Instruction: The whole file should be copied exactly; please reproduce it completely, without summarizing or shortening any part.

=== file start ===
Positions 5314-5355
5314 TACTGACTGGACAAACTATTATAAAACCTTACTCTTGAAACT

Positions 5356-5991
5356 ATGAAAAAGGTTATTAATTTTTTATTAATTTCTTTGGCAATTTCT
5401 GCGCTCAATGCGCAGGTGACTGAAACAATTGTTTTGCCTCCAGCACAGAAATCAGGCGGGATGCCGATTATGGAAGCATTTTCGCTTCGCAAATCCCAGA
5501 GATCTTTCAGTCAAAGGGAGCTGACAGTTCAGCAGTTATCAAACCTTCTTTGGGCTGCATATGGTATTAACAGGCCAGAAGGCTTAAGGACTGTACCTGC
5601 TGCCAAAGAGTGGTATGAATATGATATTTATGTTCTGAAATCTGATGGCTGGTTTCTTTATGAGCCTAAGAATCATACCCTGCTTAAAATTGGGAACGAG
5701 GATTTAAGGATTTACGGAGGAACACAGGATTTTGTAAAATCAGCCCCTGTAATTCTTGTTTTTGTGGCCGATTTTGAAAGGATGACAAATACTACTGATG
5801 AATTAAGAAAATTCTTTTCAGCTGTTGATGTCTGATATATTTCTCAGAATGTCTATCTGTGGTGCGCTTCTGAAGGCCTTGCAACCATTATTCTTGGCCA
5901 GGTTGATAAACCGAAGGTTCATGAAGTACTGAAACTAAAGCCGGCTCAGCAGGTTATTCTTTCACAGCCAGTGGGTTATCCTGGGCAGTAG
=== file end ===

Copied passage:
Positions 5314-5355
5314 TACTGACTGGACAAACTATTATAAAACCTTACTCTTGAAACT

Positions 5356-5991
5356 ATGAAAAAGGTTATTAATTTTTTATTAATTTCTTTGGCAATTTCT
5401 GCGCTCAATGCGCAGGTGACTGAAACAATTGTTTTGCCTCCAGCACAGAAATCAGGCGGGATGCCGATTATGGAAGCATTTTCGCTTCGCAAATCCCAGA
5501 GATCTTTCAGTCAAAGGGAGCTGACAGTTCAGCAGTTATCAAACCTTCTTTGGGCTGCATATGGTATTAACAGGCCAGAAGGCTTAAGGACTGTACCTGC
5601 TGCCAAAGAGTGGTATGAATATGATATTTATGTTCTGAAATCTGATGGCTGGTTTCTTTATGAGCCTAAGAATCATACCCTGCTTAAAATTGGGAACGAG
5701 GATTTAAGGATTTACGGAGGAACACAGGATTTTGTAAAATCAGCCCCTGTAATTCTTGTTTTTGTGGCCGATTTTGAAAGGATGACAAATACTACTGATG
5801 AATTAAGAAAATTCTTTTCAGCTGTTGATGTCTGATATATTTCTCAGAATGTCTATCTGTGGTGCGCTTCTGAAGGCCTTGCAACCATTATTCTTGGCCA
5901 GGTTGATAAACCGAAGGTTCATGAAGTACTGAAACTAAAGCCGGCTCAGCAGGTTATTCTTTCACAGCCAGTGGGTTATCCTGGGCAGTAG